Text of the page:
From 6U to 3U: Expand into new markets by leveraging existing hardware/software IPStory
August 15, 2014
An industry perspective from Curtiss-Wright Defense Solutions
For defense and aerospace prime contractors, recent changes in budgets and mission strategy have helped to make smaller platforms an increasingly attractive opportunity for growing their business, both domestically and in international markets where size, weight, power and cost (SWaP-C) constraints are major drivers. Many emerging smaller platforms require similar application and processing functionality to that found on larger aircraft and ground vehicles, but are constrained by available space and smaller budgets. One main difference is that these platforms’ smaller size often results in reduced capabilities because of fewer sensors or subsystems onboard. These smaller platforms are showing up in many areas, particularly in international markets.
In response to these emerging market opportunities, system integrators have attempted to interest customers in existing 6U architecture-based system solutions designed for larger platforms, or have proposed designing new smaller 3U solutions from the ground up. A better, more innovative approach is to transition the larger system’s existing software application from its original 6U design into a smaller 3U architecture, by reducing – or “de-featuring” the application, where appropriate, to better match the target smaller platform and/or the new market’s budget limitations.
In this approach, the existing 6U-based application software, or Operational Flight Program (OFP), is viewed as a superset of functionality. Because the smaller platform is more SWaP-C sensitive, transitioning a subset of the application’s functionality onto the new 3U system satisfies the more intense SWaP-C constraints while preserving the system integrator’s investment in IP and software development (the prime contractor’s differentiating “secret sauce”). The original 6U hardware can be easily transitioned into a smaller, more cost-effective 3U architecture as long as the processor and memory architecture remain consistent. This enables the system integrator to leverage valuable IP and software that resides on the hardware platform, regardless if it is 6U or 3U based.
What makes this approach so powerful is the availability of 3U processing modules that provide true commonality with the earlier, more fully-featured 6U boards upon which today’s deployed systems are typically based (taking into account the five-10 year lifecycle required to deploy large military systems on large airborne and ground platforms). Many 6U products that were developed 10 years ago are today only a couple of years into volume production. However, 10 years ago a 3U approach wasn’t viable due to the density of I/O or processing capability then available. With advances in chip technology, it’s now possible to fit 100 percent of the functionality of an older 6U card onto a 3U card because the equivalent processing and memory devices require a lot less board real estate. The trade-off in moving from 6U to 3U will most often be a reduction in the number of I/O channels and interfaces, but not in the type of I/O. Also, today’s 3U boards typically provide PMC/XMC mezzanine expansion to support unique I/O requirements.
The key to this approach is for system integrators to work with commercial off-the-shelf (COTS) vendors to identify those features that can be removed to make the 3U system best fit the new target platform. The original software and hardware feature set can be selectively reduced, resulting in a new class of smaller, cost-effective product offerings designed to hit the sweet spot for smaller SWaP-C sensitive platforms, such as unmanned aerial vehicles (UAVs) and lightweight ground vehicles that can be well addressed with 3U solutions.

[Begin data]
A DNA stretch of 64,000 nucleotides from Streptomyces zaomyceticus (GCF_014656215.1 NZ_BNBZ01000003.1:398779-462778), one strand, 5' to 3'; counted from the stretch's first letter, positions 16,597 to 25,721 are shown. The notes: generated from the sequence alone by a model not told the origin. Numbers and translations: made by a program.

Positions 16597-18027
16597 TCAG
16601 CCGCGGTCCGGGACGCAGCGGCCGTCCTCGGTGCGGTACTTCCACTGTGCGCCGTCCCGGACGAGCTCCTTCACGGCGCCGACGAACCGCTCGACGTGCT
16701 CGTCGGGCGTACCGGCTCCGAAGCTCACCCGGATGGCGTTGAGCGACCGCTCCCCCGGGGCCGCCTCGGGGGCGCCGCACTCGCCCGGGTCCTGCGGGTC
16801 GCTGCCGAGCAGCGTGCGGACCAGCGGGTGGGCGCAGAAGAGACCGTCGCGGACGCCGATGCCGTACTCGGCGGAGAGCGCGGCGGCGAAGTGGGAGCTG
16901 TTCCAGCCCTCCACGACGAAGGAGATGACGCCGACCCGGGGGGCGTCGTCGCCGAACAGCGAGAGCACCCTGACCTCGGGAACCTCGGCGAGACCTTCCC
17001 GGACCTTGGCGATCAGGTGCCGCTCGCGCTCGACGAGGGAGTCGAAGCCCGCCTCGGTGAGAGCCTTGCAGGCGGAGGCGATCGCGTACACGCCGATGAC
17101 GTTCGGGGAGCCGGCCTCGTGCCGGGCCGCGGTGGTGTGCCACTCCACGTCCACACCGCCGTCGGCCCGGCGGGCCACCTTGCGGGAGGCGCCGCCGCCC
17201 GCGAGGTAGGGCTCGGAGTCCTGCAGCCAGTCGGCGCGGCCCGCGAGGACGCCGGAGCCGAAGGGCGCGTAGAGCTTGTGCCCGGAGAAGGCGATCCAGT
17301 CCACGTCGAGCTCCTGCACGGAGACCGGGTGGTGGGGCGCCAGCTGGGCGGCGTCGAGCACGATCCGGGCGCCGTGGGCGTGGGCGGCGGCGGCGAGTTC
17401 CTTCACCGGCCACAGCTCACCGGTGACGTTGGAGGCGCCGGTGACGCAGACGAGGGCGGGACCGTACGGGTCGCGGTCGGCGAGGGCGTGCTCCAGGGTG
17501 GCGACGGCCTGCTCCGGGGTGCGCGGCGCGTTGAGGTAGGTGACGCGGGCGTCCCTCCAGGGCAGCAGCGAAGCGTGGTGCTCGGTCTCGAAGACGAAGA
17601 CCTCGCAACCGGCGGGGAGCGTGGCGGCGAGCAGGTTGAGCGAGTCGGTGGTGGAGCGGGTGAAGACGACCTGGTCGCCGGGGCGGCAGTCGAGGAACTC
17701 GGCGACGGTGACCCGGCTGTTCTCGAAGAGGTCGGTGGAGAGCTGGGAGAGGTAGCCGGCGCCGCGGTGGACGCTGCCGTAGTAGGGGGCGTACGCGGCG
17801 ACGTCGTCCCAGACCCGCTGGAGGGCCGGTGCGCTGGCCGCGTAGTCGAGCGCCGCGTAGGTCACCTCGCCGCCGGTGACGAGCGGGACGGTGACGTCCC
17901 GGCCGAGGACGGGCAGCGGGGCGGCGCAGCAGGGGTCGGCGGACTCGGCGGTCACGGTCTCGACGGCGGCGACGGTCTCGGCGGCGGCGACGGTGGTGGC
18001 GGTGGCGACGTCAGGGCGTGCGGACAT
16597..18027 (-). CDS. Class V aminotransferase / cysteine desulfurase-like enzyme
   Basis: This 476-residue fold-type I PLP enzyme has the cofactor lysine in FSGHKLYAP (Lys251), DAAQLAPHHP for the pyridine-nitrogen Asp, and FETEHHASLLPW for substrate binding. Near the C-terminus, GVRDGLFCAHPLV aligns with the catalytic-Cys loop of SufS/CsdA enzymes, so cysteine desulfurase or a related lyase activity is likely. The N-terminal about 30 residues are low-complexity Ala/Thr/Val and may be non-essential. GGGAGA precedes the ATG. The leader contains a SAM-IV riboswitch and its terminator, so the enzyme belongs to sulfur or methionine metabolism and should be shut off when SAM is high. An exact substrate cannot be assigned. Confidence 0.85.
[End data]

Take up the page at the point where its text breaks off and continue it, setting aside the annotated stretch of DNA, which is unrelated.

Today, leading COTS board vendors offer 3U board equivalents to earlier 6U offerings. They feature the same processor, memory, memory bus, and components as the 6U board. In many cases the BSP developed for the original system’s VME single board computers (SBCs) will also run on its 3U VPX equivalent. This means that a prime contractor can approach an adjacent market with a smaller, less costly (typically 25-50 percent less expensive) 3U equivalent of their existing large solutions, enabling them to leverage their full software/hardware IP value. In fact, every 6U VME and VPX SBC that Curtiss-Wright has developed has a 3U equivalent design.
An example can be seen in a comparison of the Freescale QorIQ P4080-based 6U VME-186 SBC to the 3U VPX3-131, where both boards feature the same P4080 processor. Each delivers the exact same core FPGA functions such as Boot PROM, NOR Flash, VRAM, and health monitoring. Both boards provide the same amount of memory and the same memory bus. The main difference between both boards is the I/O complement. Instead of the two PMC/XMC sites on the 6U VME SBC, the 3U VPX card provides a single PMC/XMC site. Instead of the three GbE ports on the VME SBC, there are two ports on the 3U VPX equivalent, and instead of four RS-232 serial channels, the 3U board provides two. While the 6U card offers I/O flexibility via the use of IPM modules, the 3U card is limited to the I/O on the card or expansion via the PMC/XMC mezzanine site.
These I/O limitations, instead of being detrimental, result in a much better fit for the new class of smaller, less costly platforms. The “subset approach” provides system integrators with a way to leverage the full potential of their existing application into new market opportunities. The first step is to identify the 3U alternative to their current 6U system using their COTS vendor’s range of MIL-qualified 3U SBC, DSP, FPGA, and GPGPU modules.
Jacob Sealander Chief Architect, Integrated Systems Curtiss-Wright Defense Solutions